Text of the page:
Who was August Bebel?

Submitted by Anon on 5 March, 2006 - 11:47

August Bebel (1840-1913) was the best-known
leader of the German Social-Democratic Party
(SPD: "social-democratic" then meant "Marxist")
and of the world workers' movement between
Engels' death in 1895 and World War One.
After his father died young, Bebel had to work to
support his family from the age of seven, but
managed to train as a wood-turner.
He became politically active as a member of the
German Workers' Association, led by Ferdinand
Lassalle, in 1863. He was won over to Marxism by
Wilhelm Liebknecht, a veteran of the
revolutionary struggles of 1848-9 who had lived
in London between 1850 and 1862, and known Marx
and Engels well.
Bebel and Liebknecht founded a workers' party in
1869. In 1870 Bebel and Liebknecht were the only
members of the North German parliament to not
vote for war credits for Prussia's war with
France (the followers of Lassalle voted for the
credits). In 1871 Bebel boldly defended the Paris
Commune in the parliament of newly-united
Germany. He was jailed for "high treason" and
"insulting the Emperor".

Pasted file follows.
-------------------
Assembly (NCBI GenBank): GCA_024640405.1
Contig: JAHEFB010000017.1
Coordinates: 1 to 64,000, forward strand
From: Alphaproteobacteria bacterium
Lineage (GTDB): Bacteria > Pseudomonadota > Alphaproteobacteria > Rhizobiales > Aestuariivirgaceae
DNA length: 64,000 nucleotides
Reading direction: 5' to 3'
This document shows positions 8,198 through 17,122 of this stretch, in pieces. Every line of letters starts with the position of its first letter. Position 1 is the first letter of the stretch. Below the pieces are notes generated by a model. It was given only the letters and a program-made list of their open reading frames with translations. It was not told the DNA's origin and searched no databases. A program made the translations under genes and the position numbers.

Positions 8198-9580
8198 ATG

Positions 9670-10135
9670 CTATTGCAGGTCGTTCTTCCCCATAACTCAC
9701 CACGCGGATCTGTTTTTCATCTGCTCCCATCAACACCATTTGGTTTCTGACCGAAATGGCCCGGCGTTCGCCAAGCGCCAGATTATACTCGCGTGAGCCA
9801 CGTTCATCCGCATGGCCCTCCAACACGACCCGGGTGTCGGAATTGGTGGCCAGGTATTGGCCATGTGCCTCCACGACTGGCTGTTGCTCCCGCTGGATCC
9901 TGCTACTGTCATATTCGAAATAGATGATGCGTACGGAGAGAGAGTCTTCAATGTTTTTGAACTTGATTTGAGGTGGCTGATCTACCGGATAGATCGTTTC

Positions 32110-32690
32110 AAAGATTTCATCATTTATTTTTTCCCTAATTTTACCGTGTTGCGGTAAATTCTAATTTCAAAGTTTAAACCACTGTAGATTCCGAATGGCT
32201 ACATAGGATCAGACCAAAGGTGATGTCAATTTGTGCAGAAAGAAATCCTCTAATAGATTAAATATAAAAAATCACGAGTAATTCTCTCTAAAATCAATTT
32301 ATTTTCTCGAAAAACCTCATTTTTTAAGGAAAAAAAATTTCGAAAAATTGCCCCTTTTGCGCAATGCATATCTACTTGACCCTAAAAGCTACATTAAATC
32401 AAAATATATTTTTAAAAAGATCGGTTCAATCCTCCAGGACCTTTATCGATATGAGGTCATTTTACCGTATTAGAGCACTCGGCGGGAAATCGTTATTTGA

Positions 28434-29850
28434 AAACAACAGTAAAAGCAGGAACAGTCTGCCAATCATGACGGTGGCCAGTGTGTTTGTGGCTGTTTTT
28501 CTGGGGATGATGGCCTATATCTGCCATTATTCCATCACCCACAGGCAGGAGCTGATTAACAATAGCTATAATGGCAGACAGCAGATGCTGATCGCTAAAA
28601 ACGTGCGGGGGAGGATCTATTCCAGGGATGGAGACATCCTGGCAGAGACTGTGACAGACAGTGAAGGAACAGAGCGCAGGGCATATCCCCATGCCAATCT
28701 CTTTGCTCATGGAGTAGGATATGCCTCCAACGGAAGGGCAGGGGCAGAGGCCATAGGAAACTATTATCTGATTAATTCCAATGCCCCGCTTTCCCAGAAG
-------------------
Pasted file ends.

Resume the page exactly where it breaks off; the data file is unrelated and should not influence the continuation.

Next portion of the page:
Between 1878 and 1890 the SPD was declared
illegal, and Bebel himself was jailed again in
1886. But the party continued to grow.
In 1879 Bebel published (illegally) the first
edition of his book "Woman and Socialism". As the
SPD grew, this pioneer manifesto for women's
liberation was the most popular book in its
workers' libraries.
Spurred on by SPD members like pioneer lesbian
and gay rights activist Magnus Hirschfeld, Bebel
was also the first person to speak in parliament
against Germany's anti-gay "Paragraph 175" (not
repealed until 1969), the only leader of a German
political party ever to bother to find out at
first hand about the life of homosexuals in that
country, and the first person publicly to reveal
the existence of "pink lists", on which the
police recorded the names of homosexuals
regardless of whether they had been convicted of
sexual activities or not.
In old age Bebel was preoccupied with keeping the
SPD together. When debates developed, he calmed
them with compromises which seemed to give a lot
to the left wing in words, but actually gave a
power of veto to the right wing.
The SPD gradually lost its revolutionary edge,
and in August 1914 capitulated dramatically by
supporting the German government in World War
One. Whether, if Bebel had lived, he would have
recalled his defiance in 1870, and stood with
Rosa Luxemburg and Wilhelm Liebknecht's son Karl
against the war, we can never know.

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